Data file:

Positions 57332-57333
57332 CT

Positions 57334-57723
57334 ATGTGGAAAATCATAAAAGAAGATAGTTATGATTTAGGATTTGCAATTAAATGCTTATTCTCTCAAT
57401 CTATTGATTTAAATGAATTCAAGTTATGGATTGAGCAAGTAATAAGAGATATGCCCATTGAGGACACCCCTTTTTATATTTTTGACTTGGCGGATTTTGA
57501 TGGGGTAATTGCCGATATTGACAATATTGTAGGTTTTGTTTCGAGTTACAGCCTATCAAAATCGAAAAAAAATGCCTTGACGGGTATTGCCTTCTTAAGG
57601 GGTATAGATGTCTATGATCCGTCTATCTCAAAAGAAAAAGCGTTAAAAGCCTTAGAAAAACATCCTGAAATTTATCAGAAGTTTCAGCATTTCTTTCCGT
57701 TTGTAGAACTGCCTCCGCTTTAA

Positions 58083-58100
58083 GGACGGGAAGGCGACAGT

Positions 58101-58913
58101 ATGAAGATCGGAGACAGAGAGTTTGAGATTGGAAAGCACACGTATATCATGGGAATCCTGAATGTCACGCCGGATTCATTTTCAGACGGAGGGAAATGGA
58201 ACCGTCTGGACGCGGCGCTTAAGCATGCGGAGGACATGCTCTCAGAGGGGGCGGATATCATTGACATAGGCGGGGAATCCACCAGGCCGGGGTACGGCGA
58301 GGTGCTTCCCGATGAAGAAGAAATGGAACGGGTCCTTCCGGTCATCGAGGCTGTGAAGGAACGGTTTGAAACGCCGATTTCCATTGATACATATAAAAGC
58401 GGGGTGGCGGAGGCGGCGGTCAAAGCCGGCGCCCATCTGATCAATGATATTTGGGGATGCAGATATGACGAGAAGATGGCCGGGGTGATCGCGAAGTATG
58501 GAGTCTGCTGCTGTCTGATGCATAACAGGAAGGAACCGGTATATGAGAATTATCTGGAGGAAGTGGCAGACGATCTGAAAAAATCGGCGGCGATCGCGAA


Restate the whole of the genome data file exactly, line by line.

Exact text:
Positions 57332-57333
57332 CT

Positions 57334-57723
57334 ATGTGGAAAATCATAAAAGAAGATAGTTATGATTTAGGATTTGCAATTAAATGCTTATTCTCTCAAT
57401 CTATTGATTTAAATGAATTCAAGTTATGGATTGAGCAAGTAATAAGAGATATGCCCATTGAGGACACCCCTTTTTATATTTTTGACTTGGCGGATTTTGA
57501 TGGGGTAATTGCCGATATTGACAATATTGTAGGTTTTGTTTCGAGTTACAGCCTATCAAAATCGAAAAAAAATGCCTTGACGGGTATTGCCTTCTTAAGG
57601 GGTATAGATGTCTATGATCCGTCTATCTCAAAAGAAAAAGCGTTAAAAGCCTTAGAAAAACATCCTGAAATTTATCAGAAGTTTCAGCATTTCTTTCCGT
57701 TTGTAGAACTGCCTCCGCTTTAA

Positions 58083-58100
58083 GGACGGGAAGGCGACAGT

Positions 58101-58913
58101 ATGAAGATCGGAGACAGAGAGTTTGAGATTGGAAAGCACACGTATATCATGGGAATCCTGAATGTCACGCCGGATTCATTTTCAGACGGAGGGAAATGGA
58201 ACCGTCTGGACGCGGCGCTTAAGCATGCGGAGGACATGCTCTCAGAGGGGGCGGATATCATTGACATAGGCGGGGAATCCACCAGGCCGGGGTACGGCGA
58301 GGTGCTTCCCGATGAAGAAGAAATGGAACGGGTCCTTCCGGTCATCGAGGCTGTGAAGGAACGGTTTGAAACGCCGATTTCCATTGATACATATAAAAGC
58401 GGGGTGGCGGAGGCGGCGGTCAAAGCCGGCGCCCATCTGATCAATGATATTTGGGGATGCAGATATGACGAGAAGATGGCCGGGGTGATCGCGAAGTATG
58501 GAGTCTGCTGCTGTCTGATGCATAACAGGAAGGAACCGGTATATGAGAATTATCTGGAGGAAGTGGCAGACGATCTGAAAAAATCGGCGGCGATCGCGAA